Friday Links: AI Fairness, EU AI Law Advances and Jailbreaks

Friday Links: AI Fairness, EU AI Law Advances and Jailbreaks
Midjourney: A steampunk robot behind jail cell bars.

Here are this week's five links. If you're ready to have LLMs linked directly to your brain, then Elon Musk has something for you...

  • AI Tidbit's methods for securing LLMs from Jailbreaks: this is a useful concise overview, but more than anything, it serves to highlight how easy it is to get LLMs to do things their operators don't want them to. These powerful systems are extremely difficult to secure (one could argue impossible) since you effectively need an LLM even more powerful than the one you have to assess the danger of the incoming prompts. Humans have the same system: when you react to a situation, and you're about to blurt out something unwise, some higher-level cognitive function kicks in and stops you from doing it, but only if you're lucky.
  • The inherent limitations of AI fairness. This is a super useful review of AI fairness techniques and what they might / might not improve (hat tip, Alessio, for this one). Two standout points for me: 1) some techniques clearly help for certain use cases, but it will be impossible to apply a universal definition of fairness to all cases (indeed, there cannot be one, and that may even true for specific applications), and 2) the overall difficulty of the approach can lead some organizations to claim fairness despite not putting in significant effort. Lastly, a positive aspect of AI fairness discussions is that they emphasize our existing human processes, which are often much less fair than we would like them to be.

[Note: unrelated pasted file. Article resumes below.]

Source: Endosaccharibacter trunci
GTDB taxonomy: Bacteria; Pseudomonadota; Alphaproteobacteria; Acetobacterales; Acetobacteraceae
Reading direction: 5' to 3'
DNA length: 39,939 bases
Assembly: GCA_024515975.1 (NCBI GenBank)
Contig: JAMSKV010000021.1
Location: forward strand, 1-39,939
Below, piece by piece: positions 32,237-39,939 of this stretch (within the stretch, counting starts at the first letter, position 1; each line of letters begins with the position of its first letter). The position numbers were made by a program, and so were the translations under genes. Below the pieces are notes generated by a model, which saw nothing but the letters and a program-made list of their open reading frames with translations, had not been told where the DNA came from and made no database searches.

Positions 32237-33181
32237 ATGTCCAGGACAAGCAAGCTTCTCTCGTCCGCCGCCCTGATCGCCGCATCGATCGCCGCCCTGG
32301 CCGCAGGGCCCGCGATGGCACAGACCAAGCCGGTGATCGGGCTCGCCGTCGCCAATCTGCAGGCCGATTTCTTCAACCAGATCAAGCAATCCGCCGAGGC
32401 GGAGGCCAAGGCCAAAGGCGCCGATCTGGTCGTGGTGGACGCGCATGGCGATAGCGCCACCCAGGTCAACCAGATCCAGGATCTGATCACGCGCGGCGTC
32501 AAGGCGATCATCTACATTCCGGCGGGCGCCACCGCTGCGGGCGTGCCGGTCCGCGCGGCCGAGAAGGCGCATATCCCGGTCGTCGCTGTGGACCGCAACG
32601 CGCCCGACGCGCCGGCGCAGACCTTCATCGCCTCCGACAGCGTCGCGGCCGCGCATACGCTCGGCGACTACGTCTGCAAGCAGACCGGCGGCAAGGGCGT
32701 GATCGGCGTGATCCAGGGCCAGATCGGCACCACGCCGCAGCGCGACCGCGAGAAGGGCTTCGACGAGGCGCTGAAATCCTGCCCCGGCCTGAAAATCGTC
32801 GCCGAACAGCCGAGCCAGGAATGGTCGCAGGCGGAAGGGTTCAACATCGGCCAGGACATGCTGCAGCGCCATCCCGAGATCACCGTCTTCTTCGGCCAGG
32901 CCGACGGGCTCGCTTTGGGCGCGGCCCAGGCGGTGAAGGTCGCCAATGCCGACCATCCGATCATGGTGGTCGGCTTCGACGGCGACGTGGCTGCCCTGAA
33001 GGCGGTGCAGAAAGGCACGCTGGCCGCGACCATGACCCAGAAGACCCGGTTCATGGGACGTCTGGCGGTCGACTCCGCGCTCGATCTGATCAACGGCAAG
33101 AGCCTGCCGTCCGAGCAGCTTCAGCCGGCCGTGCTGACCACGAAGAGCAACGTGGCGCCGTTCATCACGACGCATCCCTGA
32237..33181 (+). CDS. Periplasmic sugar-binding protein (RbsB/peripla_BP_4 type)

• Neuralink has implanted its first chip in a human brain. The implant trials were approved in September 2023 and are for Telepathy, which aims to allow a user to control a phone or computer with thought alone. The first applications are for patients who have lost the use of their limbs. The trial detected neural activity and is, hence, a first step towards learning the signals that correlate to real-world actions.
  • EU countries give assent to Artificial Intelligence law. There's now a final agreement not to have special carve-outs for the largest models. I'm not sure that carve out made sense, but there's certainly a risk this part of the AI law limits innovation in the EU. In my opinion, powerful open source models are extremely important, ensuring we get an AI that is equality enhancing v's inequality enhancing. Regular should really focus on the use of technology and not the technology itself.
  • OLMo - An Open Source LLM with open data, weights, checkpoints, and source code. This is a very cool release from Allen Labs (a non-profit). Having a model available that isn't only useful but also includes the training data and steps is hugely helpful in understanding how LLMs get built.

Wishing you a great weekend!